Is something else eating your corn before you can? Corn earworm is just one hungry pest that likes to nibble on corn before we’ve had a chance to get our hands on it. It can appear as a brown-headed caterpillar. It finds its way into the central spiral of the corn and feeds on developing tassels.

Applying mineral oil or vegetable oil to the silk at the tip of the corn ear roughly 5 or 6 days after it has first emerged can help guard against this.  

Other bugs, such as mealybugs and aphids, can be guarded against by making sure you’re regularly clearing the area of decaying or fallen leaves. And by gently removing insects with water or a soap and water spray. Insecticidal soap or horticultural neem oil is also useful for managing these pests organically.

The sort of pests you encounter in your own garden is likely to depend on the season and region you’re in. As a general rule, the more varied your planting and the more biodiverse your garden, the more evenly distributed potential pests are likely to be. And the more effective the ecosystem is likely to prove in keeping them in check.

Wasps and other beneficial insects are nature’s natural insecticides. So making sure you have a garden that all critters love is a good way of ensuring no one pest takes over the whole garden!

Lack of pollination for corn plants

What if your corn is roughly as big as you expected, but there seem to be kernels missing? Leading to patchy corn ears that look like they might have been nibbled?

Missing corn kernels are usually because the corn hasn’t pollinated properly.

Unlike a lot of vegetable crops, corn relies on wind pollination. Each individual seed on the corn cob needs to be pollinated in order for it to develop. Pollen is passed from the male ‘tassels’ at the top of the corn to the individual silky strands attached to each kernel.

This is why it’s best to plant corn in blocks rather than in a single row. This will maximize cross-wind pollination and give each corn plant the best chance of getting pollen from its neighbor. It’s also why corn crops tend to take up more room than other crops. You may need a decent corn patch to give each corn plant the best chance of reproducing.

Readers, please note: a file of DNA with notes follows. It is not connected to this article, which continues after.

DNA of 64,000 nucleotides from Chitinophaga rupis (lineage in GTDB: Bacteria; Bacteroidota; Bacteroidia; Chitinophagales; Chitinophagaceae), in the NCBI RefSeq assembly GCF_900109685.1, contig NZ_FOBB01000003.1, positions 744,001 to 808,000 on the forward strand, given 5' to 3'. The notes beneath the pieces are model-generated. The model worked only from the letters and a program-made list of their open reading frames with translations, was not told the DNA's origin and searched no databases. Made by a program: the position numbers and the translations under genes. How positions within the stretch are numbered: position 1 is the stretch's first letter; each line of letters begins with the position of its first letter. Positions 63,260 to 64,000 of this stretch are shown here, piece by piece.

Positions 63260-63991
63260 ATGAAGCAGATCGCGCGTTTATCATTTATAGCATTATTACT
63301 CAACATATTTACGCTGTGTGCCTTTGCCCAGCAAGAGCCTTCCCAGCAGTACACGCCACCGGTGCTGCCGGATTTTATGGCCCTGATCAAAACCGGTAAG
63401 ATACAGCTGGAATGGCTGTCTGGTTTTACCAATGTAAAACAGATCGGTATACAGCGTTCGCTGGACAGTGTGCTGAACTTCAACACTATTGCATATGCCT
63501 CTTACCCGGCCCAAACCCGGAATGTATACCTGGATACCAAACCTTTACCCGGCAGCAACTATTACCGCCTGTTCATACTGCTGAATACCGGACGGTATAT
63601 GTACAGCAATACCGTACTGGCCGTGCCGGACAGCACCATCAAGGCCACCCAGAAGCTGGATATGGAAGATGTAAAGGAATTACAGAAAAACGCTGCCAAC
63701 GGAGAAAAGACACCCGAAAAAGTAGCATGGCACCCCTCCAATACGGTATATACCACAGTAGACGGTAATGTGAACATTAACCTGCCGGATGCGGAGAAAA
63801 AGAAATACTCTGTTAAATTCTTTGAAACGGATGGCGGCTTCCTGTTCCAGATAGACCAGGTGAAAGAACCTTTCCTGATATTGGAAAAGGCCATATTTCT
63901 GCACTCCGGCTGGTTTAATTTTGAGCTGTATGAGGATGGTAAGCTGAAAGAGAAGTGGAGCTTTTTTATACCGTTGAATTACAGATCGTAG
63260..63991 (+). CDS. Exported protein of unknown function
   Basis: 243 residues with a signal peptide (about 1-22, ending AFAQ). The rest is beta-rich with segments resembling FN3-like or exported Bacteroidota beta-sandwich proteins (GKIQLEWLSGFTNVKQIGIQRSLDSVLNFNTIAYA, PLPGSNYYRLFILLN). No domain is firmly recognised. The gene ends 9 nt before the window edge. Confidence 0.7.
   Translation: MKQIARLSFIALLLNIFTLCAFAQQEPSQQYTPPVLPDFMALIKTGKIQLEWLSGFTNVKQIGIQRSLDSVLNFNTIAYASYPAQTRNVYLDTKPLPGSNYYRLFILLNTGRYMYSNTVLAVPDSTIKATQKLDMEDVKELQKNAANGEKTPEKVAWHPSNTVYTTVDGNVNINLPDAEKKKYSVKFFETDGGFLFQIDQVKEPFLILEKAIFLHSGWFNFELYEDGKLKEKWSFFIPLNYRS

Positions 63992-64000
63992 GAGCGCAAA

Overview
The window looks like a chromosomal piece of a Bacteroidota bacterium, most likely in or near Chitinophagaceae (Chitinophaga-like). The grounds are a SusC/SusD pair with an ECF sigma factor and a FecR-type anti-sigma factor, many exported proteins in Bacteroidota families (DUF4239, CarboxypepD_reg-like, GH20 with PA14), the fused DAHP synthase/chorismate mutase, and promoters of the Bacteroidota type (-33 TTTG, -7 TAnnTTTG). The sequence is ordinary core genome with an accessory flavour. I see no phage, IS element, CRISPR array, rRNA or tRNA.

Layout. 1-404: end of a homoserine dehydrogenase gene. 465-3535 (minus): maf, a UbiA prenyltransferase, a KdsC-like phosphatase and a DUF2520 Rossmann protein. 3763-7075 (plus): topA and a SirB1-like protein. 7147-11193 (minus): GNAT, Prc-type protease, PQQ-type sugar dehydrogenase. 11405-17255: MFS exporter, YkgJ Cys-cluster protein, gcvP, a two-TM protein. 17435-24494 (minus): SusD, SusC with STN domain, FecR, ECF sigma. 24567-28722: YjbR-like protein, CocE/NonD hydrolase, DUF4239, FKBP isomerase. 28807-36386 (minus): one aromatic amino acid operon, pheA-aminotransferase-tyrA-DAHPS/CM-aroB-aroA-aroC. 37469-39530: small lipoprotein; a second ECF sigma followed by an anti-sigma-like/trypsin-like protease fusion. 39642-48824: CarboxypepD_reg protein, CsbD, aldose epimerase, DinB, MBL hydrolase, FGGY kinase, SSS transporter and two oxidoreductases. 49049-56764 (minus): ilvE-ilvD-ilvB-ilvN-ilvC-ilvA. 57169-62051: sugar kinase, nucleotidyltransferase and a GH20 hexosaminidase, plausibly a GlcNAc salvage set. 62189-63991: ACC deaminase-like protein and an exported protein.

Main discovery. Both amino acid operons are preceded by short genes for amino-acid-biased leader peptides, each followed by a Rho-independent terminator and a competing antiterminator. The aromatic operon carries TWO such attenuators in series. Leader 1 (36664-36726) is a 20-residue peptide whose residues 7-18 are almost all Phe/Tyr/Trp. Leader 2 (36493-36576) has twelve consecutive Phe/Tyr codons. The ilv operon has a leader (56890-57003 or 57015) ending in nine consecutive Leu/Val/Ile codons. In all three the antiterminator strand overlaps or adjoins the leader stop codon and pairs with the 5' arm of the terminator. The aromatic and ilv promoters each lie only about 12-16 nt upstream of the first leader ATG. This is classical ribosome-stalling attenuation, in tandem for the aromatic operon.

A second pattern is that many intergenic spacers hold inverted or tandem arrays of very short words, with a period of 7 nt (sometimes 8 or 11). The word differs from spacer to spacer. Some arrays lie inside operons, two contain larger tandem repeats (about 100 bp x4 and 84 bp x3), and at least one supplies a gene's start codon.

Leave about 12 inches (30cm) between each corn plant and try giving the stalks a gentle shake from time to time. This will help disperse the pollen in the corn plant and move things along!

Corn varieties and guarding against disease

Corn Growing - Why Is My Corn So Small

Corn comes, quite literally, in all shapes and sizes. And some dwarf corn varieties won’t necessarily need to grow tall in order to produce decent ears. If your corn plant isn’t reaching the dizzying heights you hoped for, it might be that it’s not genetically programmed to!

When picking a variety of corn to plant, think about the space you have. Including the height of crop your garden is able to deal with. Remember, tall corn means shade for other areas. As well as the climate you’re growing your corn in.

You can also guard against diseases by opting for clean, inoculated corn seed from trusted distributors or nurseries.

Disease and crop infection is a sure-fire way of damaging your corn harvest. So picking resilient corn seeds can help steer you away from disappointment even before you’ve started planting.

Quick corn growing tips

  • Corn grows best in warm weather with temperatures around 68-86 °F (20-30 °C). If you are growing corn outside of this ideal temperature range then your corn may be small. Plan to provide corn with the correct growing climate to minimize the risk of your corn being small and not developing properly.
  • Provide corn plants with full sun to help them thrive. This means at least 6-8 hours of sunlight a day.
  • Keep in mind corn takes 60-100 days to mature, with an average being 90 days. So make sure you allow corn to reach maturity before harvesting them for deliciously sweet ears of corn.